By Fred Swegles
After more than 30 years of arduous training, conditioning and risking his life around the world as a member of elite Naval Special Warfare teams, Jason Gardner is home to stay—a decorated Navy SEAL, veteran of what he calls the “pain train.”
“It’s one of those colloquialisms,” he said. “Anytime stuff gets real bad, guys will just look at each other and say, ‘Well, we’re on the pain train now.’ ”
Gardner is a 1987 graduate of Dana Hills High who grew up in San Clemente. He retired March 1 as a Navy command master chief. A ceremony in San Diego saluted him as among the most elite of the elite.
He is reunited now, for good, with his wife, Iris, and their children, Storm, 8, and Thor, 6, pursuing civilian life in Washington state. Also at his side, witnessing his retirement fete and hearing his speech, was son Chase, 23, from a prior marriage.
We asked Gardner about the sacrifices it takes to belong to Navy Sea, Air & Land teams and how he endured three decades of engagements in places such as Iraq, Somalia and Afghanistan.
San Clemente Times (SCT): Your dad was a career Marine. Why join the Navy?
Jason Gardner (JG): I thought about joining the Marines, and my dad talked me out of it. I wanted to be in Special Ops.
SCT: You attended SCHS, but your parents transferred you to Dana Hills. Why?
JG: I was a lot to handle, growing up. I was just causing too much trouble. A different environment—that was what I needed. It worked out great.
SCT: Did three summers as a San Clemente lifeguard influence your career path?
JG: I pretty much decided what I was going to do around my 16th birthday. I swam and played water polo. The SEAL teams are basically the premier maritime special operations force. It’s all about being in the water and close to the ocean. It really married up with where my interests lay.
SCT: So the skillset helped you be a Navy SEAL?
JG: The fact that I was comfortable being a lifeguard, in big surf and the ocean, paid dividends across most of my career until we started fighting wars in the desert.
SCT: How hard is it to become a SEAL?
JG: We have an 80-percent attrition rate—(those who) either don’t make it through the initial (screening) or don’t make it through our selection. If you just look at the selection, it’s a 70-percent attrition rate.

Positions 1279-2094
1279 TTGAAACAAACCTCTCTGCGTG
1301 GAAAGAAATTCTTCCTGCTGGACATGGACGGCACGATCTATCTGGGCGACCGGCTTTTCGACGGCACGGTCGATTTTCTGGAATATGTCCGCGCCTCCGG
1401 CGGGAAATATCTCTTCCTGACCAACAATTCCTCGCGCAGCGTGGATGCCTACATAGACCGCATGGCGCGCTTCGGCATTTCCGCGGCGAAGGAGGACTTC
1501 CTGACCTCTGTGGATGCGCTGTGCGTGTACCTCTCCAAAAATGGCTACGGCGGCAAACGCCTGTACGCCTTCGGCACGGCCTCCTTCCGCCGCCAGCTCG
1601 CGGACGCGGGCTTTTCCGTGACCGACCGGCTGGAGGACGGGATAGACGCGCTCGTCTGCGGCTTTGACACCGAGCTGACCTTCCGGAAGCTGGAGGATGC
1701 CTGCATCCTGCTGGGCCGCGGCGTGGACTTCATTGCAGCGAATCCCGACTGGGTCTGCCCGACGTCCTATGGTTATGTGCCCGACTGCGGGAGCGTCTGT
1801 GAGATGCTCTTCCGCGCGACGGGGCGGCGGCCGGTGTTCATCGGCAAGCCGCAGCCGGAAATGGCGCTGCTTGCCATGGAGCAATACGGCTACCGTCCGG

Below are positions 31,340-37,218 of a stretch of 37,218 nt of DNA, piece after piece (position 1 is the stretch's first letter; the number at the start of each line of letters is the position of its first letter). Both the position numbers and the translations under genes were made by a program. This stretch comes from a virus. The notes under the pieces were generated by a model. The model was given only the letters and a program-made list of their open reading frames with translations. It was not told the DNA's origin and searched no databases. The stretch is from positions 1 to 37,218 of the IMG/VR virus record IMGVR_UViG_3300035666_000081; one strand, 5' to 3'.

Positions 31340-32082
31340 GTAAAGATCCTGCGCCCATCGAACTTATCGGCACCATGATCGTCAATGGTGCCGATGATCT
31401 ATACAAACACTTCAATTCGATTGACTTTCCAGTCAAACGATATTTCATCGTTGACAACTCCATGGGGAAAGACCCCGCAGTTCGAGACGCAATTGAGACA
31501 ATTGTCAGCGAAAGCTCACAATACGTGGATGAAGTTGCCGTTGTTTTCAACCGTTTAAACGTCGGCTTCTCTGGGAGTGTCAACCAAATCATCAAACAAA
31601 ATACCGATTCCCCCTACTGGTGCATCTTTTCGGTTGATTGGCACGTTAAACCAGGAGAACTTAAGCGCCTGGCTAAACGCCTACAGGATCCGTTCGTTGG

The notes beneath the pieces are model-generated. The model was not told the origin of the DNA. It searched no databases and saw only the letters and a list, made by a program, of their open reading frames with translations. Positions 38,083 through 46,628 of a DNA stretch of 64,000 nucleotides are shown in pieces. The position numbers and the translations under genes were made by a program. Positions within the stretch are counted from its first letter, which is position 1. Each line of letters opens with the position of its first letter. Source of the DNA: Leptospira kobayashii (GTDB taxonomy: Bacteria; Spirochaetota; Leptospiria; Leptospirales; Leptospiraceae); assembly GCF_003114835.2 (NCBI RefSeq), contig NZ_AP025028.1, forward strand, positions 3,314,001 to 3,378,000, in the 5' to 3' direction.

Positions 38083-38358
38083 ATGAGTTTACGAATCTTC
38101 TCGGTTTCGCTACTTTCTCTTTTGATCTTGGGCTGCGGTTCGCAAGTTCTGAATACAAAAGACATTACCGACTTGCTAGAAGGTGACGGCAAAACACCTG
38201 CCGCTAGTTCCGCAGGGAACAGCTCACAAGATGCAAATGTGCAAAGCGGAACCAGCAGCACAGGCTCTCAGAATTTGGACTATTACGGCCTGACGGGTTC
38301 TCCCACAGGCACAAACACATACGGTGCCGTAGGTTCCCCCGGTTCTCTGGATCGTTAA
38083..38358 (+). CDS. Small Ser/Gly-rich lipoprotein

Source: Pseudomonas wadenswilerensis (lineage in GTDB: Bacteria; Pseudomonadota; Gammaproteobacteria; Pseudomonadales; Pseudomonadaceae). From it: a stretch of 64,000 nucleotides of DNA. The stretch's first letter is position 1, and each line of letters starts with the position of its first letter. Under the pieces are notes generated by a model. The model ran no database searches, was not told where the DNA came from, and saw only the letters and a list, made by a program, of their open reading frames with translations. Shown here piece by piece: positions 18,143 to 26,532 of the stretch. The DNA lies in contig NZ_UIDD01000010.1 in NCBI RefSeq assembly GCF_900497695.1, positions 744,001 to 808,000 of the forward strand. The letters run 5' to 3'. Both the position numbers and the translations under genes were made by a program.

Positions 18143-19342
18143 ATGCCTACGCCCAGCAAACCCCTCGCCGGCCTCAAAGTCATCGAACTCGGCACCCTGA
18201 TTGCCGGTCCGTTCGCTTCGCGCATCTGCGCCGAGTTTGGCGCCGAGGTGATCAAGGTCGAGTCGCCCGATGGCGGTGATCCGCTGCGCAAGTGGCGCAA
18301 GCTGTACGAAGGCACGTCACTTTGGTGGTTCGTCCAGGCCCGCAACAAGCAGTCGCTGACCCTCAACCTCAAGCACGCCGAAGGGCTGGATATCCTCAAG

SCT: What did you do as a young Navy frogman in Iraq?
JG: The first Gulf War, we boarded a couple of tankers that were smuggling oil. There were no issues in those situations. A lot of the operations that we were tasked with, it turned out that the Iraqis surrendered and/or abandoned the targets, so we did rehearsals but never did the big operations.
SCT: Your deployment in Somalia?
JG: Nineteen ninety-five, as a sniper. We were there to pull the UN out of Somalia, two years after the Black Hawk downing. I was in one significant firefight there. I engaged several individuals with a 50-cal (caliber) sniper rifle at ranges of 500 to 700 yards.
SCT: What was your most harrowing experience?
JG: In 2009, I deployed to Afghanistan. It was just eight months of extended fighting. The firefights in Somalia lasted like 5-10 minutes, and then they’d stop. In Afghanistan, we were in one firefight that lasted four days. My task unit had over 300 hours on that deployment of what we call ‘troops in contact.’ That’s when you’re in a firefight. It was spread across 23 different operations.
SCT: What incident earned you the Purple Heart?
JG: I was inside one of these mud buildings. We were completely surrounded at the time, firing out a window. A rocket-propelled grenade hit the wall right beside me and blew a hole in the wall. The blast pressure knocked me out and gave me a traumatic brain injury. I suffered from, and still do, some headaches, word-searching, irritability, stuff like that. It’s OK, though. I’m working through it.
SCT: Looking back, what was your biggest satisfaction?
JG: I got to work with some of the bravest young men and women . . . to be out there holding the line, to keep everybody back here safe.
SCT: Long separations from family must’ve been hard.
JG: Back in the late ’90s, I was married and had a son. It just didn’t work out, with me being gone all the time. We divorced. Then I met my wife. . . . I just fell head over heels in love with her, and we got married.
SCT: How has it worked out?
JG: She’s been by my side through some of my hardest deployments and dealt with me coming back from deployment when I was angry and suffered from some PTSD. I wouldn’t be who I am today without her.
SCT: Where do you live now?
JG: North of Spokane, close to (the) Canadian border. It’s gorgeous. We just got 4-5 inches of snow. It looks like a Christmas card. I really enjoy the seasons.
SCT: How is it, back to a normal family life?
JG: Fantastic. We’re loving it.
SCT: Do your Navy skills transfer into civilian life?
JG: Absolutely. I am a leadership consultant with a company called Echelon Front. We sit down with different companies, organizations, first responders, firemen, different corporations, and we discuss leadership principles based on a book that (former SEAL teammate) Jocko Willink wrote called Extreme Ownership, and another one called Dichotomy of Leadership.
SCT: Will your former classmates, your parents, Jim and Cookie Gardner, and old friends get to see you down here?
JG: Oh, yes. We’ll probably be down there at least twice a year.
Fred Swegles is a longtime resident of San Clemente with more than 48 years of reporting experience in the city.